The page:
Advertisement

Amino Acids

, Volume 36, Issue 3, pp 563–569 | Cite as

Molecularly imprinted polymers for RGD selective recognition and separation

  • Emmanuel Papaioannou
  • Christos Koutsas
  • Maria Liakopoulou-KyriakidesEmail author
Original Article

Abstract

Molecularly imprinted polymers that could recognize the tripeptide Arg-Gly-Asp have been produced with the use of two functional monomers and three different cross-linkers, respectively. Methacrylic acid and acrylamide were used as functional monomers and the role of the ethylene glycol dimethacrylate, trimethylpropane trimethacrylate and N,N′-methylene-bisacrylamide as crosslinking monomers, was investigated on their recognition capability. The % net rebinding and the imprinting factor values were obtained, giving for the methacrylic acid–trimethylpropane trimethacrylate polymer the highest values 12.3% and 2.44, respectively. In addition, this polymer presented lower dissociation constant (K D) value and the higher B max% of theoretical total binding sites than all the other polymers. Rebinding experiments with Lys-Gly-Asp, an analogue of Arg-Gly-Asp, and other different peptides, such as cholecystokinin C-terminal tri- and pentapeptide and gramicidin, further indicated the selectivity of methacrylic acid-trimethylpropane trimethacrylate copolymer for Arg-Gly-Asp giving specific selectivity factor values 1.27, 1.98, 1.31 and 1.67, respectively.

Keywords

Arg-Gly-Asp RGD Copolymerization Molecular imprinting Radical polymerization 

Abbreviations

ABCN

Azo-bis-cyclohexane-carbonitrile

RGD

Arg-Gly-Asp tripeptide

KGD

Lys-Gly-Asp tripeptide

CCK-3, CCK-5

Cholecystokinin C-terminal tripeptide and pentapeptide, respectively

EGDMA

Ethylene glycol dimethacrylate

TRIM

Trimethylpropane trimethacrylate

MAA

Methacrylic acid

MIPs

Molecularly imprinted polymers

NIPs

Non imprinted polymers

SEM

Scanning electron microscopy

References

  1. Allender CJ, Brain KR, Heard CM (1997) Binding cross-reactivity of Boc-phenylalanine enantiomers on molecularly imprinted polymers. Chirality 9:233–237CrossRefGoogle Scholar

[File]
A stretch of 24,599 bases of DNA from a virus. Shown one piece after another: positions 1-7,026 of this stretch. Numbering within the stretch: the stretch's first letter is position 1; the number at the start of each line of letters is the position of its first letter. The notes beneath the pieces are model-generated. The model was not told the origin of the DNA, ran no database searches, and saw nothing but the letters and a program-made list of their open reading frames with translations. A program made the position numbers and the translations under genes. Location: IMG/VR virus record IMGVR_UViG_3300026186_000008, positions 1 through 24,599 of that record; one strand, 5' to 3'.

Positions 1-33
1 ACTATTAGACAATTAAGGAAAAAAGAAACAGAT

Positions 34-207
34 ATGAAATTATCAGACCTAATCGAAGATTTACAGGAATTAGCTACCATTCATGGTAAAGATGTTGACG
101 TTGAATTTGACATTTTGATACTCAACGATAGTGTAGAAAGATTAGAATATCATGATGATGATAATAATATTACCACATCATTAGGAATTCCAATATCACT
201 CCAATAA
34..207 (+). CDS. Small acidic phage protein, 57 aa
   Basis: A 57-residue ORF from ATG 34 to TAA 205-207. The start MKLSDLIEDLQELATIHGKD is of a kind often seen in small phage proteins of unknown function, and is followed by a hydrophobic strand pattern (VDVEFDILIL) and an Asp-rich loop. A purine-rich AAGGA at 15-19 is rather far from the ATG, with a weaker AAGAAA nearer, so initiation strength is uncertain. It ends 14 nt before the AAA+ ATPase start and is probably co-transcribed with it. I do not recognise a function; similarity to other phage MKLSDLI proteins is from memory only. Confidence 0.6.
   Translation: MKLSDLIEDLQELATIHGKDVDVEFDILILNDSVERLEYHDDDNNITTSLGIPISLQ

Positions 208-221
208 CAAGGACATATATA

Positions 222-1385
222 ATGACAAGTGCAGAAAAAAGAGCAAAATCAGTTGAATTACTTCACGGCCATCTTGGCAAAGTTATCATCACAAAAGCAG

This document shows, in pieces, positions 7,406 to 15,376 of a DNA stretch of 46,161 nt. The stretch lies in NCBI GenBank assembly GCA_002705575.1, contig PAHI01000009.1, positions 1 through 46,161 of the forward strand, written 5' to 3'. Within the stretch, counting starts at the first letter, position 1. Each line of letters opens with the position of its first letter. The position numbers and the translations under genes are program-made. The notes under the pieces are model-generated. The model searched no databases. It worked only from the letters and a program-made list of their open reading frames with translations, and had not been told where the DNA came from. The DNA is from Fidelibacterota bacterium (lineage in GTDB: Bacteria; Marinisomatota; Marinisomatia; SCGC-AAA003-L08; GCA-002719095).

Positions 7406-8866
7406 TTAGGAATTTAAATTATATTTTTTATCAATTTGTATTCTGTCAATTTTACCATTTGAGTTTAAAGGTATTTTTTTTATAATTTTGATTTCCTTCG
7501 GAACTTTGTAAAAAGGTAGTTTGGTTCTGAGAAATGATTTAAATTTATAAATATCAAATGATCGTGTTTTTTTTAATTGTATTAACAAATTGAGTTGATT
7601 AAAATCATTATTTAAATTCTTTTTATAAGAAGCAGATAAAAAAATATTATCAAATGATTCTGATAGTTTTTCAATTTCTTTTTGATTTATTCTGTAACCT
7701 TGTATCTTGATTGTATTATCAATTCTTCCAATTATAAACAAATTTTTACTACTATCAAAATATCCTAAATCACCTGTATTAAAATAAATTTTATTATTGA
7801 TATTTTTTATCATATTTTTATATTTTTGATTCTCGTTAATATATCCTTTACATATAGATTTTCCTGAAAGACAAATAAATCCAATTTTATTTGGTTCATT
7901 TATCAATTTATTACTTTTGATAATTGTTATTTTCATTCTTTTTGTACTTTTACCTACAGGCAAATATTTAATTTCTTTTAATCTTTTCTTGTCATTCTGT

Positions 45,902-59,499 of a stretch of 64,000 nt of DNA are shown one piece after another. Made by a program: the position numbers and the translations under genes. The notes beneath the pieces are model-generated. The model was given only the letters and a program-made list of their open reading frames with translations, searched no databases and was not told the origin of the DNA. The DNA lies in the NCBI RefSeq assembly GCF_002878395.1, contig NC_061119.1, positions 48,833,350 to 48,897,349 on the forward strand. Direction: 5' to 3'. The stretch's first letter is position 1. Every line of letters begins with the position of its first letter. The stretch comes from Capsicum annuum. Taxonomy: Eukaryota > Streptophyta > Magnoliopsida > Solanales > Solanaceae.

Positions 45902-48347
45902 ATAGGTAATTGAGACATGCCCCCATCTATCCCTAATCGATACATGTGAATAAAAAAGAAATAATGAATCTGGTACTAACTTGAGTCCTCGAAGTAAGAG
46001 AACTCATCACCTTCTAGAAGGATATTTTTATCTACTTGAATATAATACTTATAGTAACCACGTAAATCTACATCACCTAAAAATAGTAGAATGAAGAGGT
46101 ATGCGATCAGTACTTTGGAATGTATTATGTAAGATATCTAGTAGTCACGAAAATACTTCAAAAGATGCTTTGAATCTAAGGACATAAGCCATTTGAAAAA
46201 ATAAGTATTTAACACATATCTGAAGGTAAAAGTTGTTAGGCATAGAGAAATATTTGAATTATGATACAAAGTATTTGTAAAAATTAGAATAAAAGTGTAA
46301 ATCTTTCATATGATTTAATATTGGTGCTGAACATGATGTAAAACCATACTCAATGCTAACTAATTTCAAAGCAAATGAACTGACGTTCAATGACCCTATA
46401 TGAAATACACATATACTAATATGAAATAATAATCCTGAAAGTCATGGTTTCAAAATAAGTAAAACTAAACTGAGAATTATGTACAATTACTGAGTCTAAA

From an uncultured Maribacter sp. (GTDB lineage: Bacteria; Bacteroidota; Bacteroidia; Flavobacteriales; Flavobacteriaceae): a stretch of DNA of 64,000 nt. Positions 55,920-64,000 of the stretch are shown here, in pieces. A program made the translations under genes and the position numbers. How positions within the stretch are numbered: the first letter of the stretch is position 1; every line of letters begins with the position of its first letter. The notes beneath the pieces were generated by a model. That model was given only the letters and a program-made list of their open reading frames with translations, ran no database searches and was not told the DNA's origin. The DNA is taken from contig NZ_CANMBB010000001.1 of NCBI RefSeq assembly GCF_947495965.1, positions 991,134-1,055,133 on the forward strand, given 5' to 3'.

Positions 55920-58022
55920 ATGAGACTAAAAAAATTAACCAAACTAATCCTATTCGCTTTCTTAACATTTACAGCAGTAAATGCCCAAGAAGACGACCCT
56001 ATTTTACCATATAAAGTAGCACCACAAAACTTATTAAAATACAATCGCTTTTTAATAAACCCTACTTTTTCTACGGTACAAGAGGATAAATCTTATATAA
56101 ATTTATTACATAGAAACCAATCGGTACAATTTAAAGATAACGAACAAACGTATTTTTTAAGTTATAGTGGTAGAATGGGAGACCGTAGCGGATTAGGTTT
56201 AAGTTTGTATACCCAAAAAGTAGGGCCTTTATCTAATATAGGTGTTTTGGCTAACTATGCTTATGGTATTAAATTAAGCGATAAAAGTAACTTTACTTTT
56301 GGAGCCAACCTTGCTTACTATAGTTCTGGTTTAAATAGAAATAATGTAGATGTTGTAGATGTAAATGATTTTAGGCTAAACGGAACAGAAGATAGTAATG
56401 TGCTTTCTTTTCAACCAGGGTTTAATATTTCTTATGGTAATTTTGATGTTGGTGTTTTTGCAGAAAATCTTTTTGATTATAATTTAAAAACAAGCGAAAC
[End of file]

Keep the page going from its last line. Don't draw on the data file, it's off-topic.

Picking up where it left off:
2. Andersson LI, Müller R, Vlatakis G, Mosbach K (1995) Mimics of the binding sites of opioid receptors obtained by molecular imprinting of enkephalin and morphine. Proc Natl Acad Sci USA 92:4788–4792PubMedCrossRefGoogle Scholar
  3. Andersson LI, Müller R, Mosbach K (1996) Molecular imprinting of the endogenous neuropeptide Leu5-enkephalin and some derivatives thereof. Macromol Rapid Commun 17:65–71CrossRefGoogle Scholar
  4. Asanuma H, Akiyama T, Kajiya K, Hishiya T, Komiyama M (2001) Molecular imprinting of cyclodextrin in water for the recognition of nanometer-scaled guests. Anal Chim Acta 435:25–33CrossRefGoogle Scholar
  5. Basani RB, D’Andrea G, Mitra N, Vilaire G, Richbergs M, Kowalska MA, Bennet JS, Poncz M (2001) RGD-containing Peptides Inhibit Fibrinogen Binding to Platelet αIIbβ3 by Inducing an Allosteric Change in the Amino-terminal Portion of αIib. J Biol Chem 276:13975–13981PubMedGoogle Scholar
  6. Cheong SH, McNiven S, Rachkov A, Levi R, Yano K, Karube I (1997) Testosterone receptor binding mimic constructed using molecular imprinting. Macromolecules 30:1317–1322CrossRefGoogle Scholar
  7. Glad M, Norrlow O, Sellergren B, Siegbahn N, Mosbach K (1985) Use of silane monomers for molecular imprinting and enzyme entrapment in polysiloxane-coated porous silica. J Chromatogr 347:11–23CrossRefGoogle Scholar
  8. Kempe M (1996) Antibody-mimicking polymers as chiral stationary phases in HPLC. Anal Chem 68:1948–1953PubMedCrossRefGoogle Scholar
  9. Kempe M, Mosbach K (1995) Separation of amino acids, peptides and proteins on molecularly imprinted stationary phases. J Chromatogr A 691:317–323PubMedCrossRefGoogle Scholar
  10. Krlz D, Berggren Krlz C, Andersson LI, Mosbach K (1994) Thin-layer chromatography based on the molecular imprinting technique. Anal Chem 66:2636–2639CrossRefGoogle Scholar